Ala. city council to vote on ambulance service ordinance
The new ordinance features financial penalties of up to $20,000 for failure to meet response time requirements and a $2 million insurance bond requirement
By Bayne Hughes
The Decatur Daily, Ala.
DECATUR, Ala. — Decatur City Council members will consider a controversial new ambulance service ordinance Monday after years of debate and conflict.
The council majority insists that it’s time to vote on the new ordinance that features financial penalties of up to $20,000 for failure to meet response time requirements and a $2 million insurance bond requirement for the ambulance service. The meeting in the council chambers at City Hall starts at 10 a.m.
Council President Paige Bibbee said last week at the council work session she would not support tabling the ordinance.
“We’ve been working on this for six years and we need to get this behind us,” Bibbee said. “We keep running into doors every time we get close and we need to move on.”
Councilman Charles Kirby has been a defender of First Response Ambulance Service, the city’s only ambulance service since 2014, and a fierce critic of the proposed ordinance. The proposed changes were prompted by the city’s inability to enforce the response-time requirements, which First Response frequently violates.
“What is the purpose of replacing an ordinance with problems with an ordinance they admit has problems?” Kirby said. “It doesn’t make sense other than there’s a significant purpose to that (proposed) ordinance.”
Kirby said he would not comment on what he thinks this purpose is until Monday’s meeting.
Bibbee said the ordinance is a “living document” that can be amended if there are problems.
Councilman Chuck Ard said he’s OK with moving forward with the new ordinance even though there might still be issues with it.
“We’ve been working on this for a number of years and it seems like there always needs to be more work on it,” Ard said. “By being a living document, we will know if something isn’t working out well and it can be changed.”
Ard said a city ordinance is different from a contract in that it gives the city more flexibility.
Both the current and the proposed ordinances require that the ambulance service arrive at the scene of 90% of in-city calls within eight minutes, and 90% of calls in the police jurisdiction within 12 minutes.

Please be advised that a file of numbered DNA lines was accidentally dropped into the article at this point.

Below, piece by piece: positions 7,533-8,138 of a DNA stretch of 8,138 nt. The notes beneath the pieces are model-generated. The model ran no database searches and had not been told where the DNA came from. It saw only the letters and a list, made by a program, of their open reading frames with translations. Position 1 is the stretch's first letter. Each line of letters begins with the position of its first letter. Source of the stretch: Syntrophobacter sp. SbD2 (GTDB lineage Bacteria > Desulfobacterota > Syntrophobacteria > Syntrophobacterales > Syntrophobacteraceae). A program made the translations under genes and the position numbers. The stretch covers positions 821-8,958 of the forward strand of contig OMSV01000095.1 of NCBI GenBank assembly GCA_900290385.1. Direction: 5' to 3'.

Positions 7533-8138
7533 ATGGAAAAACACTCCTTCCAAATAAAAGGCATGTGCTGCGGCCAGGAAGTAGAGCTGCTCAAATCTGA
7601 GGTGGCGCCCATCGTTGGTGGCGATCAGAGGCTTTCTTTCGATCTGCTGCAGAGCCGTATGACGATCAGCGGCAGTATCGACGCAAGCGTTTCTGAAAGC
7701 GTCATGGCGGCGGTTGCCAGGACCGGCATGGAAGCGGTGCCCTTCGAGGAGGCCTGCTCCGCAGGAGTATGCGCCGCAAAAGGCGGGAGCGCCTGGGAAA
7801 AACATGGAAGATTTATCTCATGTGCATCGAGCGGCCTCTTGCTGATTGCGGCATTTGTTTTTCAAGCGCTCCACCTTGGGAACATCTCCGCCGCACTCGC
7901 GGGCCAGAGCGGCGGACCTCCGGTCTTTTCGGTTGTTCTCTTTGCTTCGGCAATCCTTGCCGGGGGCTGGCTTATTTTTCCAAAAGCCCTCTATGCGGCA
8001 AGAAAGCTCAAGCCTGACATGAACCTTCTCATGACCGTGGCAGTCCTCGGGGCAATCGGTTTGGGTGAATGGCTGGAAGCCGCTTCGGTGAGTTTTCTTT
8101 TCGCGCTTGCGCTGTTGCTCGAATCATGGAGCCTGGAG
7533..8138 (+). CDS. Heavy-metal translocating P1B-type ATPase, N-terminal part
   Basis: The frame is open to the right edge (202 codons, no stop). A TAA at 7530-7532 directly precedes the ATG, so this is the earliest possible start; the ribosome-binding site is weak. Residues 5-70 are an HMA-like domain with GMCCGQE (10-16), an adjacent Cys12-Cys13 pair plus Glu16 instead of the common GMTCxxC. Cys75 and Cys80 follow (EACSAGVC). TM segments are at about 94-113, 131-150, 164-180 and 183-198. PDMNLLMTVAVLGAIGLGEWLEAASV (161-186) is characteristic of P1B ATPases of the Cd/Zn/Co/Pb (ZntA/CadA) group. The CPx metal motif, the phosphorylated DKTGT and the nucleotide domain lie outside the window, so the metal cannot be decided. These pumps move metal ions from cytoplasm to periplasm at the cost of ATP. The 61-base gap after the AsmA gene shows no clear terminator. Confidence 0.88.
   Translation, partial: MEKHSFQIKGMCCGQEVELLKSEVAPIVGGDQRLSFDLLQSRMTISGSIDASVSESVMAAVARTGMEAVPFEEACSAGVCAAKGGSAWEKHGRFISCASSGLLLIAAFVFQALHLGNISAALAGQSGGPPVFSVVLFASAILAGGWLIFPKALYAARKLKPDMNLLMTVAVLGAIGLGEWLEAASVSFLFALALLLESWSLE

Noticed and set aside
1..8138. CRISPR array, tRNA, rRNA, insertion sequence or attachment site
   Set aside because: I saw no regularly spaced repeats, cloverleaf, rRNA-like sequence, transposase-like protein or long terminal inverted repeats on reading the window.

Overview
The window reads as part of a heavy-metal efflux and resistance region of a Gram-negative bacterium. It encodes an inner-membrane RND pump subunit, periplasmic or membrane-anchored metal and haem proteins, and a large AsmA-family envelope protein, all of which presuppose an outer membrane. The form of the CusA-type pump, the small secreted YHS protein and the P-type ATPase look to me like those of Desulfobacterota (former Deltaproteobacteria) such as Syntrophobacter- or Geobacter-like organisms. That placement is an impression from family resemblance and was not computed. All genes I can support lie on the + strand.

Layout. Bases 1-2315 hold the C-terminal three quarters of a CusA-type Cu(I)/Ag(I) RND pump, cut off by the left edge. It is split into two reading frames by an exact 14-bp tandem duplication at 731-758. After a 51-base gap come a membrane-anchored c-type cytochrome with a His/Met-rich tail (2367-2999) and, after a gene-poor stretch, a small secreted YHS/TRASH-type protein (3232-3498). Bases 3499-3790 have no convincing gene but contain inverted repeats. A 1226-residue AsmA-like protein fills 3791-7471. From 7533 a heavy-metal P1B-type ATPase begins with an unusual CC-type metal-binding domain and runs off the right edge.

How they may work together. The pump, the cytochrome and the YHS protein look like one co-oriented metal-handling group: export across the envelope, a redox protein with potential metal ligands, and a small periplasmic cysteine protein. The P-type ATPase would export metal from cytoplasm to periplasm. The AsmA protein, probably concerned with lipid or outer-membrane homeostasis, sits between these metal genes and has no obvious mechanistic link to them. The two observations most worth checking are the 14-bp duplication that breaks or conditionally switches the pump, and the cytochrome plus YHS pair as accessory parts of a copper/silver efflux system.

The proposed ordinance would exact a $10,000 fine in the first quarter an ambulance provider fails to meet the 90% mark. If the provider again falls short in the next quarter, a $20,000 fine is imposed. Penalty points would also be assessed — 10 in the first quarter and 20 in the next — and accumulating 26 points over two years can result in revocation of the certificate to operate.
“If it were a contract, we would have to go to court to make changes,” Ard said. “As an ordinance, we can be more flexible and handle things faster.”
David Childers, First Response director of operations, said he “would like to work with the city” on creating what he thinks is a workable ordinance. He then referred questions to attorney Hal Mooty.
Mooty said there are a lot of problems with the ordinance, but his biggest concern is there weren't any "meaningful tweaks and revisions" in the five months since this version of the ordinance was unveiled.
"They haven't changed one word," Mooty said. "I think it's prudent to produce the best product possible for the city and its residents. It's a mistake to treat an overhaul as something that can be changed later without making revisions first."
Councilwoman Kristi Hill, who could not be reached for further comment, asked Jason Tindal, of First Response, at a work session last week what problems the company has with the ordinance. First Response has been the city’s only ambulance service since Decatur EMS folded in 2014.
Tindal said the ambulance service has issues with the $2 million performance bond required, the financial penalties and point system, and the way non-emergency calls are dispatched.
Tindal said multiple bonding agencies said they wouldn’t issue a bond to the ambulance service because it doesn’t have a contract with the city and the city would be the main beneficiary of such a bond.
“They said there’s no way in heck they would issue a bond,” Tindal said.
Kirby said First Response can’t get a performance bond because the company doesn’t have a legal contract with the city, the bond is based on expected cash flow and the company doesn’t make $2 million annually to cover the bond.
Tindal said the amount of penalty points required for revocation of their certificate is so low “we could be out of business in a quarter (of a year) and two days.”
Failure to meet required response times in both the city and the police jurisdiction during a single quarter would result in 20 points. A headlight out on one truck and a brake light out on another would add the final six points to reach 26, giving the council authority to revoke First Response's certificate.
Bibbee said he’s throwing out extremes that she hopes doesn’t happen.
“Ultimately, it’s not the city’s fault,” Bibbee said.
Ard said First Response met the response-time requirements when Decatur EMS was operating so the question for the company is what changed so it can't meet the requirement since the competing service went out of business.
"If you needed an ambulance, wouldn't you want that ambulance to respond on time?" Ard said.
Assistant City Attorney Chip Alexander said the ambulance service can appeal any penalties.
Tindal said the First Response has a plan to meet the ordinance’s response-times requirement even though they’ve tried for months to get it relaxed. He did not give details on this plan.
Hill suggested Tindal email council members with any suggested changes as soon as possible.
©2019 The Decatur Daily (Decatur, Ala.)